Paleo Steak and Kidney Pie

How can a pie be paleo?  Easy, you make a grain-free pastry, and use it to top a rich steak and kidney stew.

I love the steak and kidney mixture because it is so rich and flavourful, but it is also a good way of getting extra organ meat into your diet.

I made this for dinner, and was insanely proud of how well it worked.

The crust actually resembled a proper pie crust, and was a good accompaniment to the steak and kidney.  This is gluten, egg and dairy free, and could be adapted to being 100% AIP friendly by replacing the ground flax meal with more coconut flour.

The flax meal makes this a stage 2 reintroduction recipe.  When reintroducing foods on the AIP, I recommend this guide.

I served this with cauliflower mashed potatoes and some sauteed ruby chard.

Paleo Steak and Kidney Pie

serves 6-8

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For the steak and kidney

  • 2lb beef kidney
  • 3lb round steak – cubed
  • 2 tbsp lard
  • 2 onions – chopped
  • 2 carrots – peeled and chopped
  • 2 stalks celery – chopped
  • 6oz mushrooms – sliced
  • 1 bay leaf
  • 1 sprig of thyme
  • 2 cups beef bone broth
  • sea salt and freshly ground black pepper to taste (omit the pepper if strict AIP)
  • 2 tbsp arrowroot powder

For the pastry

  • 1 cup tapioca flour
  • ¼ cup coconut flour
  • ½ cup ground flax meal (or extra coconut flour if strict AIP)
  • ¼ tsp baking soda
  • ½ tsp cream of tartar
  • 3 tbsp coconut oil
  • ½ tsp salt
  • scant ½ cup of boiling water

The first thing you need to do is to trim the beef kidney.  All the white parts in the cent are tough and gristly, and they need to be cut away from the darker kidney meat.  This can be quite a fiddly time consuming job, but is necessary.  I usually start by cutting the kidney into pieces:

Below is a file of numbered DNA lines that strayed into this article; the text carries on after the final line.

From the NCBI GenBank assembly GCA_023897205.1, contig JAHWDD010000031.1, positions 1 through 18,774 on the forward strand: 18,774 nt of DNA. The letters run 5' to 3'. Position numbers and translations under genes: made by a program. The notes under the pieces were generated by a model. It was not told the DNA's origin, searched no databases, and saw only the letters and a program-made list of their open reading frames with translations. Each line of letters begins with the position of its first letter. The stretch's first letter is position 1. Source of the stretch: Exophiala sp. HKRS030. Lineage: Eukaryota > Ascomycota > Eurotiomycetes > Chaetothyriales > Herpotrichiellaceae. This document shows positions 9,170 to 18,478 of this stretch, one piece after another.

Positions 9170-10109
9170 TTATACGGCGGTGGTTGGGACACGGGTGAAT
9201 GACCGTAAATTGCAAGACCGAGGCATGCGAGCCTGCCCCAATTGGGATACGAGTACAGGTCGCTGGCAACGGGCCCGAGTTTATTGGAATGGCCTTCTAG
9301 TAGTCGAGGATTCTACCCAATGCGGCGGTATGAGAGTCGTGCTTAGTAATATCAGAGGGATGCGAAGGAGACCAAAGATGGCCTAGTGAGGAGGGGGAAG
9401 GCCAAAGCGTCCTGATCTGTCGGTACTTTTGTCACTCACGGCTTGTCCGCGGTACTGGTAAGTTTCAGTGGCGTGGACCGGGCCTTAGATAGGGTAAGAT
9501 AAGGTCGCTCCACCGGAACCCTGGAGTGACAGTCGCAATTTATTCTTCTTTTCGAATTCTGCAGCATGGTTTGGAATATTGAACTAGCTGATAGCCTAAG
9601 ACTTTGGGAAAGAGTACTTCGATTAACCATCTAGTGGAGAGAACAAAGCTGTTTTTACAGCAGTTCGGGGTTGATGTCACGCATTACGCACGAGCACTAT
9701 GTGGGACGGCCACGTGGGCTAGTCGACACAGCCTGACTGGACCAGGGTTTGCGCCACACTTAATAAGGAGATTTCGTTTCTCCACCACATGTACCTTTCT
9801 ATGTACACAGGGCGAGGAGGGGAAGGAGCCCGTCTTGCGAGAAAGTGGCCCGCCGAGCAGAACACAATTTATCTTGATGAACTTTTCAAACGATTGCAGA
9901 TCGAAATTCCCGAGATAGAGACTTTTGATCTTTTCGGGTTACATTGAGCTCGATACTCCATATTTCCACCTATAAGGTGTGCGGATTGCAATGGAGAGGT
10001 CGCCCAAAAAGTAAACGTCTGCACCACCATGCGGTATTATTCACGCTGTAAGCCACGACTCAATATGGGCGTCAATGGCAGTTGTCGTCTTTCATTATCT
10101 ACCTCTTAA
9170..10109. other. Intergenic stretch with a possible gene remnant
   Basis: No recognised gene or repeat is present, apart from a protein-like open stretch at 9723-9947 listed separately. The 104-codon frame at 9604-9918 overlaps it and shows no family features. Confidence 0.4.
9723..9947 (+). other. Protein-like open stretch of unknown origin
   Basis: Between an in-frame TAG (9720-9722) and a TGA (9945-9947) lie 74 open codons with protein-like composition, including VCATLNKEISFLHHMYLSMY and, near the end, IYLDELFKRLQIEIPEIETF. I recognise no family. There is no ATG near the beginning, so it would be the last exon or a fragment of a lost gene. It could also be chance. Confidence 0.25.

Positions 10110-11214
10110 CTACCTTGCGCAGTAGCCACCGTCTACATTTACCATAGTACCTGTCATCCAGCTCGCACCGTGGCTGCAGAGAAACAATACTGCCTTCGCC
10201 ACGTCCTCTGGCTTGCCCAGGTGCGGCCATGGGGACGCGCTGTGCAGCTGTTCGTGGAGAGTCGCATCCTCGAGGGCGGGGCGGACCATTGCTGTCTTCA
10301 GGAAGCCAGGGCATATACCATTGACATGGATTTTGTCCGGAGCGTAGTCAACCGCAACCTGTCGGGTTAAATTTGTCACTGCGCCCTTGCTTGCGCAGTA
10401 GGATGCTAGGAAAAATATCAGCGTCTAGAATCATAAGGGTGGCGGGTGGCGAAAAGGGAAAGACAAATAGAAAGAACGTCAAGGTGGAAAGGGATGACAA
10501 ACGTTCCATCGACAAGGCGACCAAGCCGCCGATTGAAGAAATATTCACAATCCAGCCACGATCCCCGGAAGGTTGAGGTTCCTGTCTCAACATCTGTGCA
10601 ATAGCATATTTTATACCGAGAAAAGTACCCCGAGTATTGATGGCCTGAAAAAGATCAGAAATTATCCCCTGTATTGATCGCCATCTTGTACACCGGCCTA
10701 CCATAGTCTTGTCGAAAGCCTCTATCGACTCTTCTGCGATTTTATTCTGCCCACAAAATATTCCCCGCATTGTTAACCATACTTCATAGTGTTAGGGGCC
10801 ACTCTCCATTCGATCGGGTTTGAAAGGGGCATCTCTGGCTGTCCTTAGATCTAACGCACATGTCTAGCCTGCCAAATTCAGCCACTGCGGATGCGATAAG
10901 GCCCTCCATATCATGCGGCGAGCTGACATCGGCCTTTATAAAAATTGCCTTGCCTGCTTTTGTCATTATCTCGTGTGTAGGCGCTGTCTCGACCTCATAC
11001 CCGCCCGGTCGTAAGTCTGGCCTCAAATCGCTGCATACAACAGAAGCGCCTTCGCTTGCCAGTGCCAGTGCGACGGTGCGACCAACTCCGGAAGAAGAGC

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Then I cut away all the white parts leaving as much of the brown as I can.

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Once that is done, cube your steak and season it.

Melt 1 tbsp lard in a heavy skillet and add the steak a few pieces at a time.  Brown the meat evenly on all sides.  It is important not to over crowd the pan, so work in batches.

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Once all the steak is browned, add the kidney to the pan and brown that as well.

Now in a large stew-pot, melt the remaining tbsp of lard and add the onions, carrots, celery and mushrooms.  Cook over a medium heat for 10 minutes until the vegetables are browning slightly and starting to get tender.

Add the meat to the vegetables, toss in a bay leaf and thyme, and pour over the bone broth.  Season with sea salt and black pepper and allow the mixture to simmer for 1 – 1½ hours, by which time the meat should be tender.

Taste and season with more salt and pepper if needed.